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1711-1776. Scottish philosopher, historian, and man of letters. His philosophical program, first outlined in A Treatise of Human Nature (1739-40), involved the application of Newtonian scientific method to human nature. The ultimate data of investigation are “impressions,” those sensations directly presented to the mind of which “ideas” are the copies. The philosopher must discover from what impression or impressions ideas are derived. This amounts, in essence, to an early application, in a psychological idiom, of the logical positivists' verification principle. Hume's analyses of memory, personal identity, and (most famously and successfully) causation are attempts to fulfill this program. In morals, Hume argued that moral judgments were the product of the passions, not of the reason.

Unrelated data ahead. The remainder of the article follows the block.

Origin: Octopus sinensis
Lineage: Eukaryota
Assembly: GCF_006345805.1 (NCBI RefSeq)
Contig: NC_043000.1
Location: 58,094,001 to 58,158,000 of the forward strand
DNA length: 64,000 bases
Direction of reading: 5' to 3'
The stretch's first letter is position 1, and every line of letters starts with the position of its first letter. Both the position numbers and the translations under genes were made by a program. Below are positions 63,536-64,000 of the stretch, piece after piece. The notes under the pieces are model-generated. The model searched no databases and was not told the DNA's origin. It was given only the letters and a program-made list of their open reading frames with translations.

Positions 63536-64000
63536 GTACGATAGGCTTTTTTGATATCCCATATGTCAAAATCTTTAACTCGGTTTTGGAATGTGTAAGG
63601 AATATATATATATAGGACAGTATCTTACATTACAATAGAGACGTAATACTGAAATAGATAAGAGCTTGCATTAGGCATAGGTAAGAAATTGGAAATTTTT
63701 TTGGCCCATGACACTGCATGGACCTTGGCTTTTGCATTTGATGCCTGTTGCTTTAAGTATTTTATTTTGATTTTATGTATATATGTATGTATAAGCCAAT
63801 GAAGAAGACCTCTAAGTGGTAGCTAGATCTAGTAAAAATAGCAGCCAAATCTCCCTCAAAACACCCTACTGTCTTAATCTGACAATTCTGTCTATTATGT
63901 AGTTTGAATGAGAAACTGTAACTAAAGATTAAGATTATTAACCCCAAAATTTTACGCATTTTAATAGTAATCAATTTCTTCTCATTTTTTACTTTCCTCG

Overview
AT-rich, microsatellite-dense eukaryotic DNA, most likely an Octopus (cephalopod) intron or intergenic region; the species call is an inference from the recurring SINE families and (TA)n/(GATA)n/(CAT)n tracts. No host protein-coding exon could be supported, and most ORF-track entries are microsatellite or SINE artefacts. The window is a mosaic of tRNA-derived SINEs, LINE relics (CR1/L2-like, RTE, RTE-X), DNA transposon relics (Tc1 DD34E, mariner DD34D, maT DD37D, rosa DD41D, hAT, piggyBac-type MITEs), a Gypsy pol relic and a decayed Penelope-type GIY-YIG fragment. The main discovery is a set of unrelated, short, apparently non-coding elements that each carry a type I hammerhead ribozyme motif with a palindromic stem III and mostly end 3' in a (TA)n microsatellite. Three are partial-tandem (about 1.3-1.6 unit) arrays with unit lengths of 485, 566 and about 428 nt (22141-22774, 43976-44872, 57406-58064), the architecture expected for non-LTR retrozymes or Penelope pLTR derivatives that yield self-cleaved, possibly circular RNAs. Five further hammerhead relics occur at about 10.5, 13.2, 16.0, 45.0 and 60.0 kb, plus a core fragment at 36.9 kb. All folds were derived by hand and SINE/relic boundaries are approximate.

In religion, Hume is chiefly noteworthy for his skeptical attacks on miracles and on the argument from design. Miracles are denied on a posteriori grounds; it is always more reasonable to reject someone's testimony about a miracle than to accept it. This view has implications for historiography. His attack on the argument from design involved showing the ambiguity of the evidence. Hume was a skeptic about metaphysical claims and theories, in religion and elsewhere, though not about the “natural beliefs” men have about, for instance, the external world. He set many of the problems currently discussed by analytic philosophers. His work in religion can be regarded as one of the most fundamental attacks on natural theology in modern times.